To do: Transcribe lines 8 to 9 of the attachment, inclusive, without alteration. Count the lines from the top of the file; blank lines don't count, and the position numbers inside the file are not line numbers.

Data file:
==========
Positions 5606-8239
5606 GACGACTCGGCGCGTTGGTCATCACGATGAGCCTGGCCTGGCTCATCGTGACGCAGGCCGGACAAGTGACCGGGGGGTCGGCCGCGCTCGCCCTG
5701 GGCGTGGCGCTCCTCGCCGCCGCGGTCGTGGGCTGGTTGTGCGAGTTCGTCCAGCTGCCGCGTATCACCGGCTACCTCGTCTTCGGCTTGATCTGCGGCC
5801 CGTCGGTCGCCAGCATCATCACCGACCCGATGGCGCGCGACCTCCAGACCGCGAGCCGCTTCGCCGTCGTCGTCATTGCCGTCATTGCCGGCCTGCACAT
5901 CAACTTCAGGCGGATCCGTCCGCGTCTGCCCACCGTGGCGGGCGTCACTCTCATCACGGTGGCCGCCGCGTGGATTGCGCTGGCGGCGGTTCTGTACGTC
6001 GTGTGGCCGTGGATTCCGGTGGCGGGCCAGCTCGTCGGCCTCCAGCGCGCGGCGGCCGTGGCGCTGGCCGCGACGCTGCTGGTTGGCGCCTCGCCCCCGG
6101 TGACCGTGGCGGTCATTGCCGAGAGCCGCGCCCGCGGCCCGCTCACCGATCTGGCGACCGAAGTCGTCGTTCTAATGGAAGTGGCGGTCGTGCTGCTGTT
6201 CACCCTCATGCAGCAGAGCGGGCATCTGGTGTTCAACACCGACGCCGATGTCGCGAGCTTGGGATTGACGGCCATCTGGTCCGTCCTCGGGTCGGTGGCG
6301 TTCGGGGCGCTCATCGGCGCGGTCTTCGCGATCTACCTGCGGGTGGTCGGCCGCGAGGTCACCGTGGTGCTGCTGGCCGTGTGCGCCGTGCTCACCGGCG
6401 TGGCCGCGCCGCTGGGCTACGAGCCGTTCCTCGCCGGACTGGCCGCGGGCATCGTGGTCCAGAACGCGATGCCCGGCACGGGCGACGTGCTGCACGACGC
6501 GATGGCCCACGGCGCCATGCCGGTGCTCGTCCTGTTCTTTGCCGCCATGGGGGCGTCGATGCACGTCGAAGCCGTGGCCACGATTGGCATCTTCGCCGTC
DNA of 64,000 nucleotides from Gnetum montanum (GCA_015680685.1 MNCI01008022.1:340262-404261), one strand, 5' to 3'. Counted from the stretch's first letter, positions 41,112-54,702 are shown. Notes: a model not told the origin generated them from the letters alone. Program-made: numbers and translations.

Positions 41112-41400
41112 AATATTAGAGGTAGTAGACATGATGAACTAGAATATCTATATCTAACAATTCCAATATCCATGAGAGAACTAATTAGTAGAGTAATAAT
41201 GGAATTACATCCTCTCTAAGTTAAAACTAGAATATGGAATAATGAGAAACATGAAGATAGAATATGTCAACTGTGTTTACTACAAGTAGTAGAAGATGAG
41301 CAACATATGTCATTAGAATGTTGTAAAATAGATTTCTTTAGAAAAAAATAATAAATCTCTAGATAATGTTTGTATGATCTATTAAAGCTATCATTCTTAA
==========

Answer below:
6201 CACCCTCATGCAGCAGAGCGGGCATCTGGTGTTCAACACCGACGCCGATGTCGCGAGCTTGGGATTGACGGCCATCTGGTCCGTCCTCGGGTCGGTGGCG
6301 TTCGGGGCGCTCATCGGCGCGGTCTTCGCGATCTACCTGCGGGTGGTCGGCCGCGAGGTCACCGTGGTGCTGCTGGCCGTGTGCGCCGTGCTCACCGGCG